[Dickens] believed in the power of changing hearts, and that's what you believe in, Orwell says, if you “do not wish to endanger the status quo.”
I think that goes too far. Ten years ago, the issue of gay marriage was such a boon to the far right that the GOP put gay-marriage bans on state ballots to get out the vote for major elections; to get out their kind of people. And it worked. Folks in Oregon and Michigan and Georgia and Ohio voted to ban gay marriage. Ten years later? The opposite. From 2005 to 2015, there was a 20-percentage-point progressive shift in how Americans felt about gay marriage. Why? I would suggest that enough gay people came out to enough people who loved them that those people had a change of heart. And that change of heart changed the status quo. And that's why we are where we are.
But the above discussion also points out the danger we're in post-Obergefell. Progressives won that battle, just as, generations earlier, they won the battles over Brown, and Loving, and the 1964 Civil Rights Act and the 1965 Voting Rights Act. Progressives won all of those battles but they lost the war to Nixon, and then Reagan, as the politics of resentment trumped the politics of inclusion. Social progress couldn't be turned back but economic progress could. As a result, in my lifetime, we've had social progress (Brown, et al.) but economic regress (a movement toward oligarchy). And if that happened again now? After Obergefell? I doubt the middle class could take it.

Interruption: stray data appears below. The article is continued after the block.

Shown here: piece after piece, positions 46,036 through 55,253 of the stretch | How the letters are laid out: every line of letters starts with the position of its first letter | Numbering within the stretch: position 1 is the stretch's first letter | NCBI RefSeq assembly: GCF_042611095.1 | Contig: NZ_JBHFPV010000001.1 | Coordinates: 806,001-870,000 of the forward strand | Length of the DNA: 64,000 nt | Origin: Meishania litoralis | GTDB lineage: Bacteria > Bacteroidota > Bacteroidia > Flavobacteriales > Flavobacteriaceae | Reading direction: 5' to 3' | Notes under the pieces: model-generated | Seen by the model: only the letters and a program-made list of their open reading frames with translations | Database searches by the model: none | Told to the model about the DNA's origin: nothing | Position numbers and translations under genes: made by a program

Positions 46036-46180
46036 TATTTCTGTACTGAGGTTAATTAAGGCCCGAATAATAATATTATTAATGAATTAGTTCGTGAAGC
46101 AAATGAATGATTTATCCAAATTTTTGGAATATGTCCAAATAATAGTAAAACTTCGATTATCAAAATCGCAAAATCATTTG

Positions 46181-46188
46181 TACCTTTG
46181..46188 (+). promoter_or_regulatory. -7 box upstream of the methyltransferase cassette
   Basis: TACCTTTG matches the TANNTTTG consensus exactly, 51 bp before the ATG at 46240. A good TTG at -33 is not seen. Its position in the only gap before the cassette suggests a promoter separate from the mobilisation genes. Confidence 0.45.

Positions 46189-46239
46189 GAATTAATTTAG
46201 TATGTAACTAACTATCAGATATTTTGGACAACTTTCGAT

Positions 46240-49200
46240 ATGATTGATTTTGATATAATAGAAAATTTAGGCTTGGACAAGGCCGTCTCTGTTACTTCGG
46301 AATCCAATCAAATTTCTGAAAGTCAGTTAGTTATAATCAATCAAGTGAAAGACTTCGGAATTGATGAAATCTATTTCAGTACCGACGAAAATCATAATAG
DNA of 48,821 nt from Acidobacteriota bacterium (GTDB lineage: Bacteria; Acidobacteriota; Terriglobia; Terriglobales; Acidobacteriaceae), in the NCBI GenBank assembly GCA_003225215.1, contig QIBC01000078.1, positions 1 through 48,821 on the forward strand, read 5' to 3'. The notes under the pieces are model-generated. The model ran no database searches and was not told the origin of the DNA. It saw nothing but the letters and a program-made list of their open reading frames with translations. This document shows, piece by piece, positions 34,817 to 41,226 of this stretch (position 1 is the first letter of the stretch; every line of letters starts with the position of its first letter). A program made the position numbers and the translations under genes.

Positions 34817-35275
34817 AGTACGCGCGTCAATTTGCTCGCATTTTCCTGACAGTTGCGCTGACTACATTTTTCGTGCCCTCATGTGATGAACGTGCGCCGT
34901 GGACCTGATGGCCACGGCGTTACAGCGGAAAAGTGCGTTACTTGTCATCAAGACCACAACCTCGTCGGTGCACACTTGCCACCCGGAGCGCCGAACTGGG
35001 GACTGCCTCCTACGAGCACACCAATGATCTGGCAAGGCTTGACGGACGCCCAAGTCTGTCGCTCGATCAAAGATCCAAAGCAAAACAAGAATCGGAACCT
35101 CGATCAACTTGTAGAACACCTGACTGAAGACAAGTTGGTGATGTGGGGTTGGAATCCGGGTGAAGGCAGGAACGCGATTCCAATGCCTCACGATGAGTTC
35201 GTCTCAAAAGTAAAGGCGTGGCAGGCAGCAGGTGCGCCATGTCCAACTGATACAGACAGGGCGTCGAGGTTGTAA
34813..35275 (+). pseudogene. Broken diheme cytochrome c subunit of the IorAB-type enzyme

Melting Guns into Crosses
In the aftermath of the murders of nine black churchgoers by a white supremacist in Charleston, S.C. this week, and the various Confederate flag/gun control debates that have followed, I've been reading an excellent New Yorker profile by Connie Bruck on Sen. Dianne Feinstein (D-CA), a cool, insider technocrat, doing battle with both the CIA and (sadly) the White House over the efficacy and morality of torture in our post-9/11 world. In the midst of that, we get this background:
In 1992, she ran for the Senate against an incumbent Republican, John Seymour. In their biggest debate, her political consultant Bill Carrick recalled, Seymour charged that Feinstein, a strong advocate of gun control, had owned a handgun. “Dianne explained that at one point the ['70s left-wing guerilla group] New World Liberation Front had planted a bomb in a flower box outside her daughter Katherine's bedroom window,” Carrick said. “And, yes, she had gotten a gun. But, she said, after a while she realized it would do no good. She launched a citywide campaign, urging San Franciscans to turn in their guns. And she concluded, 'The Pope was coming to town. So we melted down all these guns we'd collected and gave them to him, in the form of a cross.' ” Feinstein won easily.
Would that South Carolina had similar leaders.